Surface Nerve Stimulation Treatment for OAB in Children
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|ClinicalTrials.gov Identifier: NCT00282490|
Recruitment Status : Completed
First Posted : January 26, 2006
Last Update Posted : June 17, 2008
|Condition or disease||Intervention/treatment|
|Overactive Bladder Urinary Incontinence||Device: Nerve stimulator|
Daytime urinary incontinence is common in children. At the age of 7 a prevalence of 2-9 % has been reported. Daytime urinary incontinence is a heterogenic multifactorial illness where the the symptoms has several degrees of severity and can be caused by different mechanisms. Daytime urinary incontinence can be etiologically classified in the rare neurogenic and structural forms and the common functional or idiopathic form (where no neurological or structural cause of the bladder dysfunction can be identified.
The symptom based diagnosis OAB (overactive bladder) is most often used to describe daytime urinary incontinence in children. OAB is defined as a symptom syndrome including urgency with or without urge incontinence in combination with frequency.
When urinary tract infection and neurogenic and structural causes has been excluded the nonpharmacological bladder rehabilitation is first line treatment of OAB. It is expected that approximately 50 % of the children can be relieved of symptoms by this treatment. In the non-responding cases behavioural modifying regimes can be coupled with anticholinergic medication. However, poor compliance of the child or parents, or dose limiting side effects often influences the efficacy of this intervention. Also a considerable number of children experience no or only limited effect from the treatment even though all instructions are complied with. This has let to research into new treatment modalities and the use of low frequency electrical current to inhibit detrusor overactivity in adults has become common. Pilot studies have indicated a significant effect of TENS on urinary incontinence in children with OAB.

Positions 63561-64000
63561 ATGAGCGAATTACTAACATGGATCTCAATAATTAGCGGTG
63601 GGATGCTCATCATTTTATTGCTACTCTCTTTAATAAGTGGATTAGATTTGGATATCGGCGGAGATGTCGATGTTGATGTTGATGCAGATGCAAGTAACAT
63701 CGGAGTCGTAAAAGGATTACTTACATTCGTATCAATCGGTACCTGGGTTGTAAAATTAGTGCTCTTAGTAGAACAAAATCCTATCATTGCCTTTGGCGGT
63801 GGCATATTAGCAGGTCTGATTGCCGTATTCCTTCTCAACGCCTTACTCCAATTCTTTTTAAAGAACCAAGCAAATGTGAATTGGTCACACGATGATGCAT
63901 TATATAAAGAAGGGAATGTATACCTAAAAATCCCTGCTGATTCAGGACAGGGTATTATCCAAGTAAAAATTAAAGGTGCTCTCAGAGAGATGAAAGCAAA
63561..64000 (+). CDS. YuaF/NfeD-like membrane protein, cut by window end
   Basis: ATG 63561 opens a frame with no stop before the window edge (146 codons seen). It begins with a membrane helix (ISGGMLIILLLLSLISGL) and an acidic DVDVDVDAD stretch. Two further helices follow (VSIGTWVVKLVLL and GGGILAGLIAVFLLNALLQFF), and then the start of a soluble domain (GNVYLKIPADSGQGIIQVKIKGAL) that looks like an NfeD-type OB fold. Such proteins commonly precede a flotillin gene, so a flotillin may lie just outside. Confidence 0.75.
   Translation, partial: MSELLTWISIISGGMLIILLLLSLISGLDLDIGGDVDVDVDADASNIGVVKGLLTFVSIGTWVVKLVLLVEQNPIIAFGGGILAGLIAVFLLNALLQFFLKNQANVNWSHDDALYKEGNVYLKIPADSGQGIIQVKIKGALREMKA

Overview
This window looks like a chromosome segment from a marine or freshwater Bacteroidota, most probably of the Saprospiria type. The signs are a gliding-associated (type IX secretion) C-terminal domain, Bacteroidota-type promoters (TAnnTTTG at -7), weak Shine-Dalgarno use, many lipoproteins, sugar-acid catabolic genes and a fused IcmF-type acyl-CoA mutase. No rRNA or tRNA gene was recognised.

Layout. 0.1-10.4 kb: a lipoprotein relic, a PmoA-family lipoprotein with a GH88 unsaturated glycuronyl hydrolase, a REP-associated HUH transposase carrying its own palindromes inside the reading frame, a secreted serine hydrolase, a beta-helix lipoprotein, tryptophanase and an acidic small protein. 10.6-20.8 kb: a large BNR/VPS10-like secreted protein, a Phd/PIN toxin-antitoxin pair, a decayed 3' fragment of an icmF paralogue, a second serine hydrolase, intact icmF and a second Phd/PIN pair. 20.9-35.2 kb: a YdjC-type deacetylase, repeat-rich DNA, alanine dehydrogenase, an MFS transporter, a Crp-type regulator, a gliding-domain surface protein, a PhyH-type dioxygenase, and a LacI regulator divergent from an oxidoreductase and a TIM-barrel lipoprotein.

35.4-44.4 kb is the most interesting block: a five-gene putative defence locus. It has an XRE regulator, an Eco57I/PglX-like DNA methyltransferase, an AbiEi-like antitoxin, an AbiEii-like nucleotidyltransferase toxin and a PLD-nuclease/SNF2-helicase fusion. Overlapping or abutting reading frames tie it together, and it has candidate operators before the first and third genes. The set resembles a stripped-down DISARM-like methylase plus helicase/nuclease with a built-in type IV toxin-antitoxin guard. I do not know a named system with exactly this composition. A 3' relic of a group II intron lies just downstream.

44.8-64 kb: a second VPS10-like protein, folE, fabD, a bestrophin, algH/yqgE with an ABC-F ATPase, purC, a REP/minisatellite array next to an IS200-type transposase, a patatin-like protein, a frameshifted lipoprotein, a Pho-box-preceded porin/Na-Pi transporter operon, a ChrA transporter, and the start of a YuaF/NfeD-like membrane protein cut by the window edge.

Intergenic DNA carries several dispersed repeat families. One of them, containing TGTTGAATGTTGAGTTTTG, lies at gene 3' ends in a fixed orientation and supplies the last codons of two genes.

- Sacral TENS is an effective treatment of urinary incontinence in children with OAB refractory to anticholinergic medication coupled with bladder training and voiding reeducation.
- The acute effect of sacral TENS can be identified by urodynamics
It is possible to predict the outcome of sacral TENS treatment in these children.
30 children (age 5-14 years) with functional daytime incontinence refractory to anticholinergic medication coupled with bladder training. The study protocol consists of 1 week of basic home registrations and a 4 day in-patient phase succeeded by a 4 week home training period. The participants will be randomized to treatment with either active or inactive TENS.
|Study Type :||Interventional (Clinical Trial)|
|Estimated Enrollment :||30 participants|
|Intervention Model:||Parallel Assignment|
|Masking:||Quadruple (Participant, Care Provider, Investigator, Outcomes Assessor)|
|Official Title:||Sacral Transcutaneous Nerve Stimulation Treatment for Functional Daytime Incontinence in Children With Over Active Bladder Syndrome|
|Study Start Date :||February 2006|
|Primary Completion Date :||March 2008|
|Study Completion Date :||March 2008|
- Clinical effects evaluated by home registrations of degree of incontinence, VAS score of degree of urgency and frequency volume charts at specified intervals. Acute effect evaluated by urodynamics.
- Bladder capacity, voiding frequency and subjective impression of incontinence.
To learn more about this study, you or your doctor may contact the study research staff using the contact information provided by the sponsor.
Please refer to this study by its ClinicalTrials.gov identifier (NCT number): NCT00282490
|Department of pediatrics,Skejby Sygehus, University hospital of Aarhus|
|Aarhus, Aarhus N, Denmark, 8200|
|Principal Investigator:||Soeren Hagstroem, MD||University of Aarhus|